Health Policy Report

November 30, 2015

The Week in Review 

The House and Senate were on recess last week in observance of the Thanksgiving holiday. Both chambers are scheduled to return to Washington tomorrow. 

The Week Ahead

When Congress returns, it will need to negotiate an agreement on a $1.1 trillion omnibus spending provision before government funding expires on December 11. While topline numbers were settled in a deal between Republican leaders and the White House in October, the government will still shutdown if Congress cannot agree to a specific allocation measure. The spending itself is less contentious than possible policy riders, as Republicans are considering using the must-pass measure to target the President’s plans to resettle Syrian refugees in the United States and close the Guantanamo Bay detention facility. If the disagreements prove intractable, there remains a possibility that negotiators may draft a combination of agreed-to spending bills alongside a continuing resolution to fund the rest of the government. 

Congress also faces another highway funding deadline when it returns, with the most recent authorization patch set to expire on December 4. Negotiations on the issue have dragged on for months, but House Transportation and Infrastructure Committee Chairman Bill Shuster (R-PA) has said that conferees will file a conference report at some point today. The House and Senate will likely confirm the report in short order, clearing the way for the President to sign the first long-term highway deal since 2012.

Finally, this week the Senate may also prepare its changes to House-passed budget reconciliation legislation (H.R. 3762) that would repeal key sections of the Affordable Care Act (ACA), including the individual mandate and both the medical device and ‘Cadillac’ excise taxes. The changes are a response to Senate parliamentarian Elizabeth MacDonough’s ruling earlier this month that the House version did not follow Senate rules regarding reconciliation bills, which avoid the 60-vote filibuster threshold typically required of major legislation.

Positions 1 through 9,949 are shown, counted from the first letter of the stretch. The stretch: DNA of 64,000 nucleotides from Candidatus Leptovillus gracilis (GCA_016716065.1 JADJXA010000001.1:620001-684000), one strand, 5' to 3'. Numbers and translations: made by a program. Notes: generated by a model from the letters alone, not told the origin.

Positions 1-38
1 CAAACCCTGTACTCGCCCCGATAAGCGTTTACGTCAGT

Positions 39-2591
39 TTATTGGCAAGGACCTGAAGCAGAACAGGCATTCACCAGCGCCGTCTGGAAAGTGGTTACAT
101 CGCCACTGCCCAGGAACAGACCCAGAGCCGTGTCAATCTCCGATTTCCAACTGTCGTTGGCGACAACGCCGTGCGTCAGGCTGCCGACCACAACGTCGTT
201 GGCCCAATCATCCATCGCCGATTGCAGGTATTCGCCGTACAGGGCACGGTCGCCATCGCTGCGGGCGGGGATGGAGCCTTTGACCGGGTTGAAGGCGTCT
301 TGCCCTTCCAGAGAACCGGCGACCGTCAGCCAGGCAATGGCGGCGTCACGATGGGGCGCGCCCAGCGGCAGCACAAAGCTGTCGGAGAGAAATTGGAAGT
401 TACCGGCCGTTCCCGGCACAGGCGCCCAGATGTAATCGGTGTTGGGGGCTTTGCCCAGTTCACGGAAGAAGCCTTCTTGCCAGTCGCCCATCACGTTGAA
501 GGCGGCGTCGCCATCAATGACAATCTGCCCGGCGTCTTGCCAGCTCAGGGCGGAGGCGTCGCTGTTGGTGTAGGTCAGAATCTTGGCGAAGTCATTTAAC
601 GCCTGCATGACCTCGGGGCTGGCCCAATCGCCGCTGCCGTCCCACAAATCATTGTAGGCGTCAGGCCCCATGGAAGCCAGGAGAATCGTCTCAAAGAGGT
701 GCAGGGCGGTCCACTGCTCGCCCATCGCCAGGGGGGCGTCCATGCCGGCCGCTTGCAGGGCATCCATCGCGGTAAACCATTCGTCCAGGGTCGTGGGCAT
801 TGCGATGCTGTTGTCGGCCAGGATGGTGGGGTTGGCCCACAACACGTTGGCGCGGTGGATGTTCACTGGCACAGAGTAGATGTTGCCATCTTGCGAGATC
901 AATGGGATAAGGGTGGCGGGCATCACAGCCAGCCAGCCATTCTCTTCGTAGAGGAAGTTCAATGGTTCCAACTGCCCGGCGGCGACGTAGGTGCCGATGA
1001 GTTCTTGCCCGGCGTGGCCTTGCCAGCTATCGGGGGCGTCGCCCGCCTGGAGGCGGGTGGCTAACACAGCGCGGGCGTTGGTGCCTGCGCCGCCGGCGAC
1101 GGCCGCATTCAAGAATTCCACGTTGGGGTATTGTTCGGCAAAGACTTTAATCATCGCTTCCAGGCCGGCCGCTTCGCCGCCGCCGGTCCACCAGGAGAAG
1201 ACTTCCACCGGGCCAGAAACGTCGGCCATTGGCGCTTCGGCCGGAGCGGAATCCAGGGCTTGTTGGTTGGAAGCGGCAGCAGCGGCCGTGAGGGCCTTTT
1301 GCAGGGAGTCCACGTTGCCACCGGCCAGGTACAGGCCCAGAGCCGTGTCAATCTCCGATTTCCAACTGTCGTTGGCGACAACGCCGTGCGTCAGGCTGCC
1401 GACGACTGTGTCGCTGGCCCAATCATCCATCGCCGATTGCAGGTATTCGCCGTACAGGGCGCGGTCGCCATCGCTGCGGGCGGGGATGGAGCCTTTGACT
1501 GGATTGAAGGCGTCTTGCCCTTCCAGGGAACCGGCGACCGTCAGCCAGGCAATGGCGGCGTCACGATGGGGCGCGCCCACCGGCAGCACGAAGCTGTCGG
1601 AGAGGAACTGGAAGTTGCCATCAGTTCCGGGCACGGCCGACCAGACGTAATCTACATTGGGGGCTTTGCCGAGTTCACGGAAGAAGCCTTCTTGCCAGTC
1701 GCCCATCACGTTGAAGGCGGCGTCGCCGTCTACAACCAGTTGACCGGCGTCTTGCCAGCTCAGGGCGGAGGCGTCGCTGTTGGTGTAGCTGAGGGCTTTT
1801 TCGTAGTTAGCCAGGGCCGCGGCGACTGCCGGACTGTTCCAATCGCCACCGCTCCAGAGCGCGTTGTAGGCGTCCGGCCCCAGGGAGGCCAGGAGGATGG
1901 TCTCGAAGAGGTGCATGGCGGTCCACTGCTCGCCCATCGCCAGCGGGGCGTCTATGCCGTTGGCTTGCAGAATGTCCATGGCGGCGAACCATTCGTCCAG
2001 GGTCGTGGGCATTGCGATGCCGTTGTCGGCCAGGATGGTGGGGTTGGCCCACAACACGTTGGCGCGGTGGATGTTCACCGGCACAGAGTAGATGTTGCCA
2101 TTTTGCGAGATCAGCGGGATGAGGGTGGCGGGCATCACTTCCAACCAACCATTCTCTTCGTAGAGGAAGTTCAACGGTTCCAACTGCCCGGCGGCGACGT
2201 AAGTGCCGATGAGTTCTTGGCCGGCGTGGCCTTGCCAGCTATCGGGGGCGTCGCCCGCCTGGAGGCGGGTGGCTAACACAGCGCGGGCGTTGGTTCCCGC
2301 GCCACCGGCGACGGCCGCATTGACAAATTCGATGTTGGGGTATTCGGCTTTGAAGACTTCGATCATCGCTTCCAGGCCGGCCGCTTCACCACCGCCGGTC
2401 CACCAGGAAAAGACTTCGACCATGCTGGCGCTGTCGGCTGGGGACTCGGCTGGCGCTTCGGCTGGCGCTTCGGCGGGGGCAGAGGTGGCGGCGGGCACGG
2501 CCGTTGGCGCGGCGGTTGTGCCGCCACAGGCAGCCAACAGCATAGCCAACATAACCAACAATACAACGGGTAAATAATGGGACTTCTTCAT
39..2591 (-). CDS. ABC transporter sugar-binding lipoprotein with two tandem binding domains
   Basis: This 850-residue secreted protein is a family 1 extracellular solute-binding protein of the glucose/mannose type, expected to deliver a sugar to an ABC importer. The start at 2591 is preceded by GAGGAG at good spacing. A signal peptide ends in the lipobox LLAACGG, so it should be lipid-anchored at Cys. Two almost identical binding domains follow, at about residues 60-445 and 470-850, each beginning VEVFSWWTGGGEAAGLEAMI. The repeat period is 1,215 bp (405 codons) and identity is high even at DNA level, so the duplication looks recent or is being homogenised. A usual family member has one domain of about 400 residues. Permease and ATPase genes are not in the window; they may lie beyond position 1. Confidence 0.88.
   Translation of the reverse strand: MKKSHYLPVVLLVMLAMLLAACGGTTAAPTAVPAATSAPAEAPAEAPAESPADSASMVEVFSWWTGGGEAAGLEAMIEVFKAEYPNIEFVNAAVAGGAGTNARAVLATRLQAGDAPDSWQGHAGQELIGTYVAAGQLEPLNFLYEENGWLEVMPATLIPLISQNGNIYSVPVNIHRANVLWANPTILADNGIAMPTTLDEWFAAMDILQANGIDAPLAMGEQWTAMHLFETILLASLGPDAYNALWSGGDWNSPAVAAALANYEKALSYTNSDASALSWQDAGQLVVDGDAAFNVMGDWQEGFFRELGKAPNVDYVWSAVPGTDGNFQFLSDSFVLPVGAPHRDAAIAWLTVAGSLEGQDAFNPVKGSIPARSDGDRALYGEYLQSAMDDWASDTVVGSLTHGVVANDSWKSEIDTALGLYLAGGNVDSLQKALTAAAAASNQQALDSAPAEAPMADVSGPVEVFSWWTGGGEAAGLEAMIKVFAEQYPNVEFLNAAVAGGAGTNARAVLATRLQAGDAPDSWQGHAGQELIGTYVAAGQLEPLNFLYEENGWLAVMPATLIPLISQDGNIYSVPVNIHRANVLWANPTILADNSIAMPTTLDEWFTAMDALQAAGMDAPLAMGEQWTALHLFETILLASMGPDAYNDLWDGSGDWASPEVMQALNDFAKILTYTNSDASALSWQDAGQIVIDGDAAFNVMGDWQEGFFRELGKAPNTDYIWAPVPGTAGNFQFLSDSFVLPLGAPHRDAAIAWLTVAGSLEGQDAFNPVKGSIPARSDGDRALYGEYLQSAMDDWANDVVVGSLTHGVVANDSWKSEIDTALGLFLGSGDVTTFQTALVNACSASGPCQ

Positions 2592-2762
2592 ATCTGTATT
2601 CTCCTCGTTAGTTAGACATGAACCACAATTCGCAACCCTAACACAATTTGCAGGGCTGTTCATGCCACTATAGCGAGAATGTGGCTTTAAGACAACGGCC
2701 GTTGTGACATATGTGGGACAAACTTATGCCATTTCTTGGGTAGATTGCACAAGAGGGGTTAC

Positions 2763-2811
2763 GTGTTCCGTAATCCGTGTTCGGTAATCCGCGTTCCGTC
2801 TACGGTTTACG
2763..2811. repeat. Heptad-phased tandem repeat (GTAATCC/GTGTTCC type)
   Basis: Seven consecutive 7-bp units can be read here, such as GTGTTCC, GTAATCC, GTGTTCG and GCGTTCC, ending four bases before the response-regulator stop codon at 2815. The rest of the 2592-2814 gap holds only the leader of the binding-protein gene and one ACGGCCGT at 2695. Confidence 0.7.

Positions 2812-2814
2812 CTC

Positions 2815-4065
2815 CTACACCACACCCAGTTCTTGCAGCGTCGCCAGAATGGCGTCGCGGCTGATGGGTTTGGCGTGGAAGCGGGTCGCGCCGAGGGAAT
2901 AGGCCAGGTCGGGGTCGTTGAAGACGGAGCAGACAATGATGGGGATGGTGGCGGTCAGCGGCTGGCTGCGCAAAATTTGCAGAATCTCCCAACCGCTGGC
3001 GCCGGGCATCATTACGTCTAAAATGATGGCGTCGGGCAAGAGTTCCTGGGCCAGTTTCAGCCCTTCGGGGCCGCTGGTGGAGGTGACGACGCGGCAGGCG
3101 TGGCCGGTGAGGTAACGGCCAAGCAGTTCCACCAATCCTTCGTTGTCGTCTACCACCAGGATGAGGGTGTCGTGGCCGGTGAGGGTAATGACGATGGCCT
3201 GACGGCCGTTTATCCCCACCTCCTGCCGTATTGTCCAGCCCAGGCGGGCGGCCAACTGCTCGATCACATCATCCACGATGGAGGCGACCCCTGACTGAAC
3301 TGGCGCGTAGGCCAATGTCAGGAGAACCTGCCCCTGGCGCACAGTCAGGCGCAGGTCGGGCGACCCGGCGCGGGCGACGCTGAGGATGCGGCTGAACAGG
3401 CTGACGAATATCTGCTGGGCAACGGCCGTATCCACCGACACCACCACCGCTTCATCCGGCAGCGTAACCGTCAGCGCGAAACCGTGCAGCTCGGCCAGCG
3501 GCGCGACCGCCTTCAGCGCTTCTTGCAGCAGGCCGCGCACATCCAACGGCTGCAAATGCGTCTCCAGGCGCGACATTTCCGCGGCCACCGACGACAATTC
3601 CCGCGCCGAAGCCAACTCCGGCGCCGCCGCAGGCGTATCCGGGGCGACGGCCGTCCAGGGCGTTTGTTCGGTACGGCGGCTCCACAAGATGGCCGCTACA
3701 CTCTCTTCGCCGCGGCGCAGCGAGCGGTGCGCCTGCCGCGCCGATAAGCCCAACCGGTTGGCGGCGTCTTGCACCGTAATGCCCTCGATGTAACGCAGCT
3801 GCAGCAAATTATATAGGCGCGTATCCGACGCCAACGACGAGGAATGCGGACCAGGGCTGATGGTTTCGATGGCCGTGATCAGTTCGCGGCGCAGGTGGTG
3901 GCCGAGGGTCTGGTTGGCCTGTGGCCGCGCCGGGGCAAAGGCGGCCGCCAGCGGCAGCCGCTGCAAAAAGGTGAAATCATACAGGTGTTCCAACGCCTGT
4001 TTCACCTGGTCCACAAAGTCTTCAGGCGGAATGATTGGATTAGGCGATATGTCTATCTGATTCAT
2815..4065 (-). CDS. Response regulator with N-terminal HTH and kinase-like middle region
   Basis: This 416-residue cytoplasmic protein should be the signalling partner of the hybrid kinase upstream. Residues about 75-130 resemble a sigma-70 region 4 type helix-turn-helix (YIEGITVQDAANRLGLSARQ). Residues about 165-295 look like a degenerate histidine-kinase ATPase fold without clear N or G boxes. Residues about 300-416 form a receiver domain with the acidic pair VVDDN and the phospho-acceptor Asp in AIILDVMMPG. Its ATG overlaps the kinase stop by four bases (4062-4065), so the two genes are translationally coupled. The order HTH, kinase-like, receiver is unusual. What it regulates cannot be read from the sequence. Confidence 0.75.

Pfizer and Allergan Merger Ignites Calls for Congressional Crackdown

Last Monday, pharmaceutical giants Pfizer and Allergan announced a record-breaking $160 billion merger, prompting calls from both chambers of Congress to crack down on so-called inversion – when companies evade US corporate taxes by reincorporating overseas. Although Allergan, headquartered in Ireland, is the smaller of the two companies, it plans to purchase Pfizer, allowing the American drug maker to transfer its headquarters to Ireland, where corporate taxes are substantially lower. The pending merger of the companies would be the largest corporate inversion in health-care industry history, and is sure to receive scrutiny from US and European regulators alike.

Presidential candidates on both sides—including front-runners Donald Trump and Hillary Clinton—were quick to take a stance against the deal, urging the Obama administration to use its regulatory authority to stop the merger. Clinton added that she would soon be rolling out specific plans to prevent inversions and close other loopholes in the tax code so that firms cannot “game the international tax system.” With the end of the year fast approaching, it is unlikely that Congress will address the tax issue, other than acting on a possible renewal of expired tax provisions in a “tax extenders” package. And while there has been some bipartisan support of adjusting the tax code to deal with inversions, a former tax aide said a change would be unlikely to pass Congress before the 2016 general elections. 

Tax Extenders’ Fate Remains Unclear; ‘Cadillac Tax’ Repeal Possible

The recurring fight over extending specialty tax breaks, or tax extenders, traditionally avoids controversy as both parties compromise to protect causes that are important to their respective bases. However, this year is set up to be more challenging than most, with House Republicans demanding permanent tax break extensions for businesses’ research and development costs and Democrats seeking to renew and expand the earned income tax credit and the child care tax credit – both of which are due to expire in 2017. As an indicator of the many routes that an extenders package could take, the Senate and House have passed differing measures addressing the issue, with the House passing a number of permanent extensions and the Senate Finance Committee advancing a two-year, $96 billion extension. This divergence leaves lawmakers with two options: punt the issue into 2016 by passing an all-inclusive short-term patch or try to negotiate a broader deal that would make some breaks permanent and that could include contentious policy riders.